Two cases of gender-based violence were reported in the same day. The number kept increasing by the end of the week.
#PerúPaísDeVioladores (#PeruCountryOfRapist) became viral all over social media on October 22nd after knowing that a woman was raped while working as a census pollster. Earlier that day, another case reported that a different woman pollster was attacked in the street. By the end of the week, one more case was reported. One more rapist was being searched by the police.
Sadly, news like this is not a surprise. Gender-based violence is a problem that millions of Peruvian women and children face every day. Recently, Lima, the capital of Peru, has been positioned as the world’s fifth most dangerous megacity for women and the worst megacity for women to access healthcare (Thomson Reuters Foundation, 2017). This reality is already well known by the Peruvian population and authorities and it is scaling into unimagined scenarios. In the last Miss Peru pageant, instead of saying their body measurements, the contestants exposed alarming statistics related to gender-based violence in the country: 82 femicides and 180 femicide attempts took place in 2017; 81% of sex offences against girls younger than 5 years old are committed by their relatives; and every 10 minutes one young girl dies in Peru as a product of sex trafficking (DEMUS, 2016)
As a former pollster myself, the news about what happened in the census left me with a profound sadness. Like the women who were attacked during the census, I was also afraid for my integrity and safety every time I went to someone’s house to ask questions about their lives. Just like those women I realized that even though the working environment was not safe, I needed the job. In an interview with Jennifer, one of the attacked pollsters, she stated that she collaborated with the census process because she was going to receive 50 soles (23 Canadian dollars) for her work. It is impossible not to feel reflected in her story. I was Jennifer 10 years ago.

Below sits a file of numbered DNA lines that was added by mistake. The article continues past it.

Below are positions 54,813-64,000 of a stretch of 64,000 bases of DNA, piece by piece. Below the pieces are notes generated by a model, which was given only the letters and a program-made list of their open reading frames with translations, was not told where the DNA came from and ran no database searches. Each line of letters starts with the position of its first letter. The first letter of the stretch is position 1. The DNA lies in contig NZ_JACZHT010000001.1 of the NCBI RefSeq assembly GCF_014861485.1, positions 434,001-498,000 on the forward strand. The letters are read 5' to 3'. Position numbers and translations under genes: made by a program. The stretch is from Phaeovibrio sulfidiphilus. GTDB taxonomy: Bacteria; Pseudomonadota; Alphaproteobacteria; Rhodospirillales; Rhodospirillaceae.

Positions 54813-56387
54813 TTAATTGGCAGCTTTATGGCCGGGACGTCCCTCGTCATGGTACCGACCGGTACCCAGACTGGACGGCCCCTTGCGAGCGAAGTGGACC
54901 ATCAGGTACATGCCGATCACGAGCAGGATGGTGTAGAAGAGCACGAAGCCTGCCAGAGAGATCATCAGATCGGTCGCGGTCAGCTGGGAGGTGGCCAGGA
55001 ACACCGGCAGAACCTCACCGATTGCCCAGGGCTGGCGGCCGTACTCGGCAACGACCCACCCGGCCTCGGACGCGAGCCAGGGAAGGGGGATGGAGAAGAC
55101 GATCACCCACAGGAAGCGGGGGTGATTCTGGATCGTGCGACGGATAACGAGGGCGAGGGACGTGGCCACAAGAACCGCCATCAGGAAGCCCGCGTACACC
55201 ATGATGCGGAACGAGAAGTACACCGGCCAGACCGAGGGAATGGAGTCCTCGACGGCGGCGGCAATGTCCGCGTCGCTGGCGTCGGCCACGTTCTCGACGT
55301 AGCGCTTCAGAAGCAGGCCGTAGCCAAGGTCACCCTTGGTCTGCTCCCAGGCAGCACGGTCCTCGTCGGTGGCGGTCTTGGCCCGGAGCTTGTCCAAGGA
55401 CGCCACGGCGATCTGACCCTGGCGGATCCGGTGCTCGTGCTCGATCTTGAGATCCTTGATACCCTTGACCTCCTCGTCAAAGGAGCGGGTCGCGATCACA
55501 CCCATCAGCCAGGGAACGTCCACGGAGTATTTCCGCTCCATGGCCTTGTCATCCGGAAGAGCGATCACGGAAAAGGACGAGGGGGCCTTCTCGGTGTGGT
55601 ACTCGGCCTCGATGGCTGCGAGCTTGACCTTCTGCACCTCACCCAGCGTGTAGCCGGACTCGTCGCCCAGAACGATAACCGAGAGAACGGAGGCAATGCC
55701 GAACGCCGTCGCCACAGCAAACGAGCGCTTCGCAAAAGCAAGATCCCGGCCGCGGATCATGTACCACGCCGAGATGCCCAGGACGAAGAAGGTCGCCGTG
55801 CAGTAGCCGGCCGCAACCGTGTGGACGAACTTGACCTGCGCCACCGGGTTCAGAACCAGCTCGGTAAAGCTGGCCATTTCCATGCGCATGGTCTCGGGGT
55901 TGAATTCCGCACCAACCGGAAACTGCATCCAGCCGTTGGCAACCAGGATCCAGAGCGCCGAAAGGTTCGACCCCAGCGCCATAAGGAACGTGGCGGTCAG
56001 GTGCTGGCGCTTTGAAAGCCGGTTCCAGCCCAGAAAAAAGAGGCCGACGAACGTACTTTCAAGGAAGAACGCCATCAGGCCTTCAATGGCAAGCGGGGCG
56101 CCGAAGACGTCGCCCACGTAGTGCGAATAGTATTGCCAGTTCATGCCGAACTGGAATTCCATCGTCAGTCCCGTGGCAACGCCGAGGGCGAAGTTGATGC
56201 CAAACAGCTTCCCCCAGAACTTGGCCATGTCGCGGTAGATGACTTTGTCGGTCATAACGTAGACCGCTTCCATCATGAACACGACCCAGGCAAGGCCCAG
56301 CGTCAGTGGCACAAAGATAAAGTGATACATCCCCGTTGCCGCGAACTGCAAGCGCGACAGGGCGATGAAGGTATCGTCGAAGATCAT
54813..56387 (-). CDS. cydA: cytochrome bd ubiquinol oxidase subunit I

Like any important national event, the census took several months of preparation. Peruvians from cities with a high density of Andean, Indigenous and Afro-Peruvian peoples were excited to participate. After 77 years, a question of self-identification was going to be asked as a result of years of hard work from different Afro-Peruvian organizations. It is expected that the result of the self-identification question will provide a more accurate representation of the cultural diversity in Peru to the Peruvian government. As a result of colonization and Indigenous resistance, cultural diversity in Peru is understood as the relationship that Andean and Indigenous peoples have with their land and languages. Afro-Peruvians were never considered to have an ancestral relationship to the land, and only appear in the Peruvian official history in two moments: when they were brought as part of the transatlantic slave trade, and when they were ‘set free’ in 1854 (Arrelucea, 2009). Resettlement and dispossession are part of the imaginary geographies (Harris, 2004) of the formation of the Peruvian nation, and explains how territorial identity has been distributed, for the Andean and Indigenous peoples, and negated, for Afro-Peruvians.
For the Black peoples of Peru, the most important outcome of the census is the number of how many identify as Afro-Peruvian. That number was assumed as one of the first steps taken by the Peruvian government to improve the presence of the Afro-Peruvians in public policies and, after 77 years, finally locate the African-Descendants peoples of Peru. This census was going to make a difference for how Peruvians have been mapped through history. However, while designing and executing the census, the Peruvian Institute of Statistics (INEI) forgot two very important numbers: 70% of Peruvian women have been harassed in the streets and 20 Peruvian women are sexually assaulted every day (DEMUS, 2016).